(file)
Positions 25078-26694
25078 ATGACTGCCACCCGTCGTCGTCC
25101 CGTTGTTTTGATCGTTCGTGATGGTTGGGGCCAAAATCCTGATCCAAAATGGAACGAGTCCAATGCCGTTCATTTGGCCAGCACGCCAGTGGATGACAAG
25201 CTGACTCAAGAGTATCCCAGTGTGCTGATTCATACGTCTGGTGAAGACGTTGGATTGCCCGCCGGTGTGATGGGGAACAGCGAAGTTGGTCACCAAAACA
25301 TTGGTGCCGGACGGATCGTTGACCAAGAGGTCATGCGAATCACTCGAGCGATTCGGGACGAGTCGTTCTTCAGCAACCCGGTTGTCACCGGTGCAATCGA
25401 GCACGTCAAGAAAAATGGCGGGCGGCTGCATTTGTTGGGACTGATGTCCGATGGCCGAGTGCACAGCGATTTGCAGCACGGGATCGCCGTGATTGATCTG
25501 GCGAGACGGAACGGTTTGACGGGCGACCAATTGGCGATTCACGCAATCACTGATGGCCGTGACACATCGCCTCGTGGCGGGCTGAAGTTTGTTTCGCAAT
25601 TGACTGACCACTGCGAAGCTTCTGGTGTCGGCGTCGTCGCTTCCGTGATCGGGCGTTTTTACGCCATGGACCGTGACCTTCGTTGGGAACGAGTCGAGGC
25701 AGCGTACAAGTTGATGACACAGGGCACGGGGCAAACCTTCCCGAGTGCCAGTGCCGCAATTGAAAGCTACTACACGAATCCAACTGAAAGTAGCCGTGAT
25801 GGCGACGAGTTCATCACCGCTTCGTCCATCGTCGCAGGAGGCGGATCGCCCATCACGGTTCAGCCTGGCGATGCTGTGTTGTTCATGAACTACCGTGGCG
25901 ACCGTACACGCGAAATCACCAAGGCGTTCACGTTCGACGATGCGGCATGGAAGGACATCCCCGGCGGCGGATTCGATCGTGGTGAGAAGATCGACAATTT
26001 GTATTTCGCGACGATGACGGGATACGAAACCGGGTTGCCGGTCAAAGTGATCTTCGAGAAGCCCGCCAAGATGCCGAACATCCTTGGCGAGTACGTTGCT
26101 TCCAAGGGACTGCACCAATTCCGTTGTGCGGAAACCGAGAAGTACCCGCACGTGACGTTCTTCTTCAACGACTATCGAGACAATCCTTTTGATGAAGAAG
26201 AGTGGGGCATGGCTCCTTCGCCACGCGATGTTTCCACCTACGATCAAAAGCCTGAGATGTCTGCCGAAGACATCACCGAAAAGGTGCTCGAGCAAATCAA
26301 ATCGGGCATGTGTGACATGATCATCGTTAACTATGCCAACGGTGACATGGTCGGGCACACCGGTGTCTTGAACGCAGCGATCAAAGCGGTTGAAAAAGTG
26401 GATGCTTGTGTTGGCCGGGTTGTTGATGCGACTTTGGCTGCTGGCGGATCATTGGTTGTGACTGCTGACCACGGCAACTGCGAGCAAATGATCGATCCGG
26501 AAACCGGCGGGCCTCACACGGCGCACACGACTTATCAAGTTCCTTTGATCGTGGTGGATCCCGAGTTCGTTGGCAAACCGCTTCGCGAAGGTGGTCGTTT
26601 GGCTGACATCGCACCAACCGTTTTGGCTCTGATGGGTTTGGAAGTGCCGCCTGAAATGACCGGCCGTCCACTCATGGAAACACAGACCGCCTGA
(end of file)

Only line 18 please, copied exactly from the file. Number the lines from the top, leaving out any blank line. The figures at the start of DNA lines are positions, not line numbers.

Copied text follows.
26601 GGCTGACATCGCACCAACCGTTTTGGCTCTGATGGGTTTGGAAGTGCCGCCTGAAATGACCGGCCGTCCACTCATGGAAACACAGACCGCCTGA